Good-bye Malaysia (July 9th - July 20th, 2012)

(Penang - Alor Setar, Malaysia - Pedangbesar, Thailand - Phattalung - Pak Meng - Krabi - Phang Nga - Khao Lak -  Khuraburi - Ranong - Chumpon)

Distance biked so far: (17,400 km)
The UNESCO World Heritage City of Penang is actually the City of Georgetown in the State of Penang but is commonly referred to by the State name. The City is known as the Pearl of the Orient and it lived up to its lofty name.

The State of Penang is divided with part being an island and the other part on the peninsular portion of Malaysia. The island is where I went for a few days to see this beautiful City. The City is made up of about 45% each of Chinese and Malay with the remaining 10% Indian. Each of the groups is well represented with a lively Chinatown and Small India close together and full of sidewalk cafes and lively night entertainment.

I found a place to stay after being told my initial hotel was booked, which is one of the first times that has happened to me as this is the low season. I ventured into a hostel, unloaded my bags and settled in for a 2-day stay. On my way down to start exploring I noticed a half dozen large rats wandering around the large common area of the hostel. I was glad they put me on the 2nd floor until I realized rats easily climb stairs. I didn't say anything, as it would have been more than obvious to anyone of there presence. Later that night I heard a number of cat's fighting and was relieved to find out they brought in the troops to deal with the plague. The next morning I saw one of the large cats sleeping in the hallway. It looked like it had been through a war with scratches all over it's face but since he was contentedly sleeping and no rats were in sight, I assumed he won.

Penang is a very beautiful City and one I thoroughly enjoyed wandering around in during my short stay. They have a number of Heritage Buildings left over from the British Colony period. Here is the City Hall building constructed in 1903.
Right beside the City Hall is the Town Hall built about 20 years earlier.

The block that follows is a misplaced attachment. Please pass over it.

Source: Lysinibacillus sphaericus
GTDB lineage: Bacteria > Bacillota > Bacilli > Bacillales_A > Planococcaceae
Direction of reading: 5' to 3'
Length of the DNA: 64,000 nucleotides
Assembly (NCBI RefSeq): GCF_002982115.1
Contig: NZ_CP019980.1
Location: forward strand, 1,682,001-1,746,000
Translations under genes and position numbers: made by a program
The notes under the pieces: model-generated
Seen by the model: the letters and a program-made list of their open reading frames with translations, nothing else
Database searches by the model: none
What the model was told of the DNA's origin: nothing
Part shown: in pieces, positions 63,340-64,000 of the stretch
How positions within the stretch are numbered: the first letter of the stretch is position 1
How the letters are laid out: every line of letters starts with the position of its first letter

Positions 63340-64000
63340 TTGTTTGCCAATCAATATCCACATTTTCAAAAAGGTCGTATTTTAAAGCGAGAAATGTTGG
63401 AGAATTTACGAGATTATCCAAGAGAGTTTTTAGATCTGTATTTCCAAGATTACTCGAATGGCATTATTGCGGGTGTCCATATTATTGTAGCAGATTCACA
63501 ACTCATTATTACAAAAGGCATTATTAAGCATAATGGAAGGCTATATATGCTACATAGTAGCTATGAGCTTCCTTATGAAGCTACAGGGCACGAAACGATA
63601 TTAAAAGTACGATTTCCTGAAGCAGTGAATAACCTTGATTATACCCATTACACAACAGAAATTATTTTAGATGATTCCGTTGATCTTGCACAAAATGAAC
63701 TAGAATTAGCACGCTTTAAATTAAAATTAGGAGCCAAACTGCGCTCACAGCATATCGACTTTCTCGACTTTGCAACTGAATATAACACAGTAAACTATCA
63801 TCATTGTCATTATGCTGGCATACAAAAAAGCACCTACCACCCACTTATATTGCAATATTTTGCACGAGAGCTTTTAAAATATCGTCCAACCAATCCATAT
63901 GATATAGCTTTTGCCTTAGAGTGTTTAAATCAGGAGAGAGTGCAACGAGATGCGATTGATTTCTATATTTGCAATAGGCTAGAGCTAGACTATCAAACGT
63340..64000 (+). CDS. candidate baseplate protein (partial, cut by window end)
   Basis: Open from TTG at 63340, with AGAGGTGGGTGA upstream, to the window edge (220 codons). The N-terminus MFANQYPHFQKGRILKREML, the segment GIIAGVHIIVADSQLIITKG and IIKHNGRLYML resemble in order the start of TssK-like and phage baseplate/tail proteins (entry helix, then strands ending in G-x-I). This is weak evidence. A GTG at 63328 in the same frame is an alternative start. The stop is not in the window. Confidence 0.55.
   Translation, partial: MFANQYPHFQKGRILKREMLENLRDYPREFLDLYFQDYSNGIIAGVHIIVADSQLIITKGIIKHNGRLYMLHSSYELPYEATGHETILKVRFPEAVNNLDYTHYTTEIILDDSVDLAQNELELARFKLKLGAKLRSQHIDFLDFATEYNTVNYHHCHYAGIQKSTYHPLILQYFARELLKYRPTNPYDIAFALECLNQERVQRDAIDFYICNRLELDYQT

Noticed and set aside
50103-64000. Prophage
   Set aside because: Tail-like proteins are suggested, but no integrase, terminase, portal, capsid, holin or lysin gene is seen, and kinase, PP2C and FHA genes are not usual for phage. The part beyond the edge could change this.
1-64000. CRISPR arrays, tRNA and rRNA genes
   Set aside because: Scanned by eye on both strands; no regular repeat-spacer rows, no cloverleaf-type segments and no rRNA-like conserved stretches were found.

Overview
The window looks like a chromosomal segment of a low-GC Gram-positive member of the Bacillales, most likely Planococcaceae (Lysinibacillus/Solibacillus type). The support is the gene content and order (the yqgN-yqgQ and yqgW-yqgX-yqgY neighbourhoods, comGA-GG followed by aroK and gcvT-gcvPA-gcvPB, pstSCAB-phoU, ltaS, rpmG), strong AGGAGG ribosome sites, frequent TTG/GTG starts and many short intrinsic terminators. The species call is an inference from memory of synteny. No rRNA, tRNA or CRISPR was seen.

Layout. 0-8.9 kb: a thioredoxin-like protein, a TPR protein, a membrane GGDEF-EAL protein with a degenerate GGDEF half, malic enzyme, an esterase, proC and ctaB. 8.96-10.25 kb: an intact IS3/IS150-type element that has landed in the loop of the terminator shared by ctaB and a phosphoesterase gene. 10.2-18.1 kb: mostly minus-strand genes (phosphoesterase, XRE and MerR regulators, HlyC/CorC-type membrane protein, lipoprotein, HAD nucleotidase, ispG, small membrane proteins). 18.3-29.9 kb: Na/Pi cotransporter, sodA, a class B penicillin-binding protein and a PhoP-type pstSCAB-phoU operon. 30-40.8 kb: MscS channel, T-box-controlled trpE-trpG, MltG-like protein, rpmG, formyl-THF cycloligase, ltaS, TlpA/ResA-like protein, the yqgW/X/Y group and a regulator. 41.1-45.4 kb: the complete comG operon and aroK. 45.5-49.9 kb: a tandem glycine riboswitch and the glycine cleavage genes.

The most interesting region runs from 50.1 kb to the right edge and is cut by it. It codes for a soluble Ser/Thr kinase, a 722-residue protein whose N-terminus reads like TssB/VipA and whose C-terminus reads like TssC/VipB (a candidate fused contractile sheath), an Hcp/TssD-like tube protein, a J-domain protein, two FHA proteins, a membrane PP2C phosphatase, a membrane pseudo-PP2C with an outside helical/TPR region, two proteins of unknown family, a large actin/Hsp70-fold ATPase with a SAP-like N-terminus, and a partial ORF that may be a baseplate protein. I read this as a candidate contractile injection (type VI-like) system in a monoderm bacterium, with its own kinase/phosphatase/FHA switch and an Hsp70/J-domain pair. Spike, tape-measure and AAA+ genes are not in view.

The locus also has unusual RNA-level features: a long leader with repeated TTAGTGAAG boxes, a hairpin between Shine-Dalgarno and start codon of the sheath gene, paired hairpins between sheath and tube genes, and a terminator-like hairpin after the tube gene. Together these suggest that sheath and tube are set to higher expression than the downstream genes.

Here is the beautiful Supreme Court Building.
On my first night I ate at a recommended Indian restaurant and they didn't disappoint, as it was as good as any meal I had in India. Here is the meal served on a banana leaf. When you don't have cutlery, you simply use your right hand and roll the rice into a small ball, dip it into the sauce and eat. The Indians make it look easy but by the time I am done; things get messy on the table and worse on me.
Every single town I have been to in a Muslim country has a clock tower. Here is Penang's version, the Victorian clock tower built to commemorate the 60th jubilee of Queen Victoria.
Penang is a very artsy place with lots of colorful buildings and craft stores, particularly in Chinatown. One of the really cool things was the information provided on a number of street corners with the words and pictures made out of ironwork. Here is an example of ironwork art on a corner in Chinatown.
Here is a view leaving Penang on the ferry back to the Mainland.
The Deep South has had a number of recent incidents of terrorism. When I am biking peacefully along the roads I often wonder why people spend so much time with the sole purpose of killing or harming others. If they want to raise awareness of their particular lot in life surely there are better ways than to kill innocent people. It just goes against the overwhelming majorities, who just want to live in peace, raise their families and have a nice life.

When I came down Thailand last March I biked down the eastern side of the long peninsula, hugging the Gulf of Thailand. For the return trip I will be going up the western side that rubs against the Andaman Sea and Indian Ocean.